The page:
This is Part 4 of a 4-part series.
What Financialization Really Is
But what really is financialization? Its simplest definition is, separated from the buzz and energy of its surface world, the present hedging of an entire nation’s aggregate asset value plus the hedging of all future profits derived from these assets in every sector of the economy, both public and private. This hedge is accomplished through maximizing the amount of debt leveraged against every conceivable tangible, intangible, and imaginary asset class, including the national citizenry. In perfectly efficient financialization, all accumulated liabilities eventually balance to zero against the aggregate net present value of the national asset base, plus all future profits generated by that asset base. Maximizing this leverage is accomplished through a coordinated program of zero real interest rates (or less), combined with the creation of tens of trillions in new fiat money used by first-tier recipients – i.e., Federal Reserve System member banks – to monetize this national asset base. Thus financialization is, at its core, the national descent into zero aggregate net present value and is, for lack of better terminology, the great cashing-in of an entire nation by its financial overlords.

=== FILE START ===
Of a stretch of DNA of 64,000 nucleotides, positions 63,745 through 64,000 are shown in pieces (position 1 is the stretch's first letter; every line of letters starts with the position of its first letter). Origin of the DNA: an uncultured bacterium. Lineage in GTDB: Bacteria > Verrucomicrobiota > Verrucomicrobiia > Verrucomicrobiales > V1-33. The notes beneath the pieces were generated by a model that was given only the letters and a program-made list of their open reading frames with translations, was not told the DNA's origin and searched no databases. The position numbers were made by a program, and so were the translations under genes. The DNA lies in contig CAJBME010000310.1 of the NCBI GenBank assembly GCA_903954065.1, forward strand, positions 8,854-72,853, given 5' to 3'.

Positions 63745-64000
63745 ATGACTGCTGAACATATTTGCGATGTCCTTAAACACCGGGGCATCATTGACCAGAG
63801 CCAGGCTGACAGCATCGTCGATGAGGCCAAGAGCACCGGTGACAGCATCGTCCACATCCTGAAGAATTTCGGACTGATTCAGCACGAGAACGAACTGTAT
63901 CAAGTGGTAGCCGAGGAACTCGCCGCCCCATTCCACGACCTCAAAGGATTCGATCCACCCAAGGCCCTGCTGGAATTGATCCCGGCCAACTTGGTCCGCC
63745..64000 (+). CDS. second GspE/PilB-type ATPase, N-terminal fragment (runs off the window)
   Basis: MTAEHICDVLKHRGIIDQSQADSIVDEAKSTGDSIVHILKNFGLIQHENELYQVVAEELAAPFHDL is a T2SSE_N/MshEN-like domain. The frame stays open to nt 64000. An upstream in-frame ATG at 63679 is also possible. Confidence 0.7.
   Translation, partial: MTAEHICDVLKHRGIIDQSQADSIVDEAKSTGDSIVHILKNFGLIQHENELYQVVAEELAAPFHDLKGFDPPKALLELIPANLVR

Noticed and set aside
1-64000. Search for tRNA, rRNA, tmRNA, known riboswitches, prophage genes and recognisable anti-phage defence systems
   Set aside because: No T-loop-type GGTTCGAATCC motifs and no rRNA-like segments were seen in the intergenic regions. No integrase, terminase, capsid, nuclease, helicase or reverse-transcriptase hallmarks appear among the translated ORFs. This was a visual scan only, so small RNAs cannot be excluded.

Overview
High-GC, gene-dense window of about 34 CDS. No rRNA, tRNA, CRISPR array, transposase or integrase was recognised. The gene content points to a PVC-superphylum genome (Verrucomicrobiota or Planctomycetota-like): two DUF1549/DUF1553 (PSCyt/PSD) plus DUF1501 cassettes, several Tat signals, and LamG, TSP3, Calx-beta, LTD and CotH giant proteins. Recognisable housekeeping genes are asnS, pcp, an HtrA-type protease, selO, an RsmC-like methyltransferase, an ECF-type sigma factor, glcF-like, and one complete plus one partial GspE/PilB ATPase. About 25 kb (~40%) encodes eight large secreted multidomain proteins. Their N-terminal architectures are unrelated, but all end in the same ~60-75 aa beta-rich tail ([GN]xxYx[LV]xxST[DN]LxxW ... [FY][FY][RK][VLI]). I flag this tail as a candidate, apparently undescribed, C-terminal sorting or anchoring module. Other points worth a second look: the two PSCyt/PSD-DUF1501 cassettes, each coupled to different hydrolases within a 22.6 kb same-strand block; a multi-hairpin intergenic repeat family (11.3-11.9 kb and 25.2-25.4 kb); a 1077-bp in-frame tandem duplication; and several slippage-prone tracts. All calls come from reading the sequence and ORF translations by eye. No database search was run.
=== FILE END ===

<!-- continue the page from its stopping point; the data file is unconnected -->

When this national asset base and all its future profits are fully monetized with debt, the entire ownership and control of the national economy are transferred from stock owners (second tier unsecured liens) to bond owners (first tier secured liens). Therefore, full and efficient financialization turns the entire focus of national economic endeavor away from generating profits that fund discretionary capital investments that lead to collective economic growth, towards generating revenue to cover ever increasing non-discretionary interest payments for a concentrated select group of bond holders. Growth sustaining capital investments eventually evaporate as these increasing interest payments devour more and more discretionary spending, and thus “business” becomes a quest to continually whittle away at its remaining discretionary cost base, like labor and innovation, while simultaneously acting out a facade surrounding “shareholder value” for the decreasing number of shareholders who become increasingly irrelevant with every new corporate bond issue and share buy-back.